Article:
Get Tough Measures: Legislatures in nearly every state responded by taking steps to facilitate the transfer of greater numbers of juvenile defendants to criminal court for prosecution and punishment as adults. Historically, juvenile court judges had the power to waive youths to criminal court, but it was a power they exercised rarely. A 1966 Supreme Court decision (Kent v. United States, 383 U.S. 541) made it more difficult for them to do so. They first had to conduct a “full investigation” and hold an adversarial hearing, then set forth in writing facts sufficient to support a determination that the child was either too dangerous to remain in the juvenile system or was not amenable to treatment. Believing that juvenile court judges were loath to waive even serious offenders, legislators created alternative, expedited transfer methods that altogether circumvented the juvenile court or that sharply constrained juvenile court judges’ discretion to retain youths in the juvenile system (Bishop and Frazier 2000).
In many states, lawmakers shifted authority to choose the forum in which a youth would be tried from the juvenile court judge to the prosecutor, who was now permitted to “direct file” a case in either juvenile or criminal court. Most often, prosecutorial direct file laws fail to specify any standards or considerations for decision-making. Direct file is carried out without a hearing, without explanation, and with no opportunity for judicial review. In the 1970s, only two states permitted prosecutorial direct file; by 2000, the number had risen to 15 (Griffin et al. 2011). In addition, most states made transfer “automatic” for certain crimes or offense/prior record combinations, often without regard to the offender’s age. Before-1970, only eight states had automatic transfer laws, and these most often applied only to murder and other then-capital crimes; by 2000, 38 states had enacted these laws and had expanded their scope to include lengthy lists of offenses. The adoption of “once an adult, always an adult” provisions amplified the effects of these other changes by mandating criminal court processing of all post-transfer offenses. Finally, two states (New Hampshire and Wisconsin) took the most sweeping steps to get tough on juveniles: They lowered the maximum age of juvenile court jurisdiction from the 18th to the 17th birthday, which transformed all 17-year-old juvenile offenders into adult criminals, no matter how minor their offenses. Analysts estimate that, as a result of these reforms, somewhere between 200,000 and 250,000 youth under age 18 were being tried annually in American criminal courts by the turn of the century. Many were neither particularly serious nor particularly chronic offenders, and some had not yet reached their teens (Feld and Bishop 2012).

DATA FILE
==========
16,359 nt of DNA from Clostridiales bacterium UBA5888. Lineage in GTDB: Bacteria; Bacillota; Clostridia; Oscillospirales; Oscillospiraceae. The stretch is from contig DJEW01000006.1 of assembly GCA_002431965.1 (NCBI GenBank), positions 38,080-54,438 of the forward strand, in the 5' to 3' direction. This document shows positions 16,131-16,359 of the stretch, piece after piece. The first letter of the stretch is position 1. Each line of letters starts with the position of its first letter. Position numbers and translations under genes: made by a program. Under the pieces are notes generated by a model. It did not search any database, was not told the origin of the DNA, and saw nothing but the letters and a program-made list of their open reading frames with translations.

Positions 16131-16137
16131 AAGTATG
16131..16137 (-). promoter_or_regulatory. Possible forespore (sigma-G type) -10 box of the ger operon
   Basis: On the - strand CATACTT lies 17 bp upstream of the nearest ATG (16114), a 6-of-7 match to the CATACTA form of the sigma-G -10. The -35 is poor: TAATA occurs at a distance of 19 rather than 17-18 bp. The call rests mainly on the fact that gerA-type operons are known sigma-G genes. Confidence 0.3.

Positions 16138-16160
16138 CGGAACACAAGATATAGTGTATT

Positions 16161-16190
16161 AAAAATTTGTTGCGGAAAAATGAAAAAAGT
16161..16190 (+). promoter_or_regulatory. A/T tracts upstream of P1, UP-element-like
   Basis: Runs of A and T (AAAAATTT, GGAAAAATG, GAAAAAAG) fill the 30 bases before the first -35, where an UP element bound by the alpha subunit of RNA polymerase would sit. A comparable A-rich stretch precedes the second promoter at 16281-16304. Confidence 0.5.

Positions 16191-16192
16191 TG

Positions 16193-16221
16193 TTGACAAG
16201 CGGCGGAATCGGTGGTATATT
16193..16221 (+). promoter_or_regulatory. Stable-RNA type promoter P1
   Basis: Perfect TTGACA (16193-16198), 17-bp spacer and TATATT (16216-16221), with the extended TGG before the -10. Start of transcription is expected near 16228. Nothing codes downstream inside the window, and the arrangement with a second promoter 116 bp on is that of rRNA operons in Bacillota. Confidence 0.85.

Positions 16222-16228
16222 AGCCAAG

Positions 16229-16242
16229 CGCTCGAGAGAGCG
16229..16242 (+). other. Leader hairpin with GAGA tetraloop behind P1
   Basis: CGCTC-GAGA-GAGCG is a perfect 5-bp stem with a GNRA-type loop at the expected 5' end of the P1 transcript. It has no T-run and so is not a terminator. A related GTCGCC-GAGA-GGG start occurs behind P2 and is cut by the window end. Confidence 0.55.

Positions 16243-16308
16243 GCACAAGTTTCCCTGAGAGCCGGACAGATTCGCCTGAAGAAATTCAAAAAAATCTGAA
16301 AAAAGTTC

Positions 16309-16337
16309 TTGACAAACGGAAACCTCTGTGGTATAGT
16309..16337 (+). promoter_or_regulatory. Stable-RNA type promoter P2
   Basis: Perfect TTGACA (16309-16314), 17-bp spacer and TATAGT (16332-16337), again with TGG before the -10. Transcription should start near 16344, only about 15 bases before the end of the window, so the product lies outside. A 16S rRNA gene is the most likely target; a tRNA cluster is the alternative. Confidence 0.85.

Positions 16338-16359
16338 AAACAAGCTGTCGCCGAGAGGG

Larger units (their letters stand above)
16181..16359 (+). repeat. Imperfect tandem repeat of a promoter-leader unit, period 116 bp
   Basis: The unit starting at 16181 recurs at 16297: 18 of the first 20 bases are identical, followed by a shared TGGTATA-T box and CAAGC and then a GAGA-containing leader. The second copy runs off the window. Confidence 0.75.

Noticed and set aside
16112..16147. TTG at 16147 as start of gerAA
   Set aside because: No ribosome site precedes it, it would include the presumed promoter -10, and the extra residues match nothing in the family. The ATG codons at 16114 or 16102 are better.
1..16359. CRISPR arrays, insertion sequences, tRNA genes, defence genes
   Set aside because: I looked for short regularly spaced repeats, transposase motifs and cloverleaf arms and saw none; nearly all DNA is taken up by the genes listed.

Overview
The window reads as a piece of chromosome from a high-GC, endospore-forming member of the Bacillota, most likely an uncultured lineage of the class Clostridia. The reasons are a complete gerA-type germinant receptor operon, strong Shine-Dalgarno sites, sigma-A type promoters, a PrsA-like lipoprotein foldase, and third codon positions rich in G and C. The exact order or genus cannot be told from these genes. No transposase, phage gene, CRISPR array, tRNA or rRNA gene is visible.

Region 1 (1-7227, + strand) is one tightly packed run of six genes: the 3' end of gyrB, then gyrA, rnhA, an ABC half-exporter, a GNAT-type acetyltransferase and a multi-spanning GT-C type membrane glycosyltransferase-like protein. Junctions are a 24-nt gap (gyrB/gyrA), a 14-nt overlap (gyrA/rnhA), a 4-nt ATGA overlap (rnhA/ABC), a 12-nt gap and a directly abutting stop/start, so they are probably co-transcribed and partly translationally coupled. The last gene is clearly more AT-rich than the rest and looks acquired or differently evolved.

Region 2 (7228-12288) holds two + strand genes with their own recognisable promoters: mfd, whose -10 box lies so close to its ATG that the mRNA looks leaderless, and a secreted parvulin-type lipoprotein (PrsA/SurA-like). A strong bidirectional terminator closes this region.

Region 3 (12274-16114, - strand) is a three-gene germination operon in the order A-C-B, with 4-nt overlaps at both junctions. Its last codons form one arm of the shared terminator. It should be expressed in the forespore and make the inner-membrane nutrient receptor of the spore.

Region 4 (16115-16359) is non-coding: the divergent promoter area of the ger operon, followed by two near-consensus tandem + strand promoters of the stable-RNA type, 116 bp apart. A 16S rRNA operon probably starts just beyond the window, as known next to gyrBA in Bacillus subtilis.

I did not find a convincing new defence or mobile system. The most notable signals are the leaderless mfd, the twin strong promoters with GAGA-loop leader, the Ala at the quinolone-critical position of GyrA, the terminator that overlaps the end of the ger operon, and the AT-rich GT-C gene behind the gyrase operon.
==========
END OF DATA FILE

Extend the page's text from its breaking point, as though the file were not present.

In the criminal courts, judges did not treat youthfulness as a mitigating factor in sentencing transferred youths. Indeed, they imposed harsher sentences than those imposed on comparable adult defendants. Even extreme punishments were not deemed inconsistent with youth. Until the Supreme Court’s decision in 2005 (Roper v. Simmons, 543 U.S. 551) to ban capital punishment of offenders under age 18, judges in several states sentenced teens to death. By the turn of the century, nearly ten thousand inmates were serving life sentences for crimes they committed before they were 18. Moreover, more than two thousand were serving sentences of life without the possibility of parole (LWOP) in contravention of the United Nations Convention on the Rights of the Child. The harshness of youth crime policy in the USA clashed with policy and practice in the rest of the world. Juveniles received LWOP sentences in only three other countries, and in these three, a total of about a dozen offenders were serving these sentences (Human Rights Watch/Amnesty International 2005).
Punitive policy changes were not limited to the removal of juveniles to the criminal courts.
Legislatures in nearly every state also amended their juvenile code purpose clauses to endorse “punishment,” “holding youth accountable,” and “protecting the public safety” as new objectives of the juvenile court. Although the traditional goal of rehabilitation remained, it was eclipsed by these other objectives. Legislatures in nearly half the states adopted offense-driven sentencing in their juvenile courts. Some adopted sentencing guidelines to impose presumptive, determinate, and proportional sentences based on age, offense seriousness, and prior record. Others enacted mandatory minimum sentencing provisions that prescribed either a minimum period of confinement or a minimum level of secure placement commensurate with the seriousness of the offense. Finally, some created a “blended sentencing” option that permitted or required juvenile court judges to impose criminal sentences (40 years, at the extreme) on youth adjudicated delinquent for certain crimes. Each of these sentencing methodologies applied offense-based principles of proportionality to rationalize sentencing decisions, increase the penal bite of juvenile sanctions, and demonstrate legislators’ toughness (Feld 1998).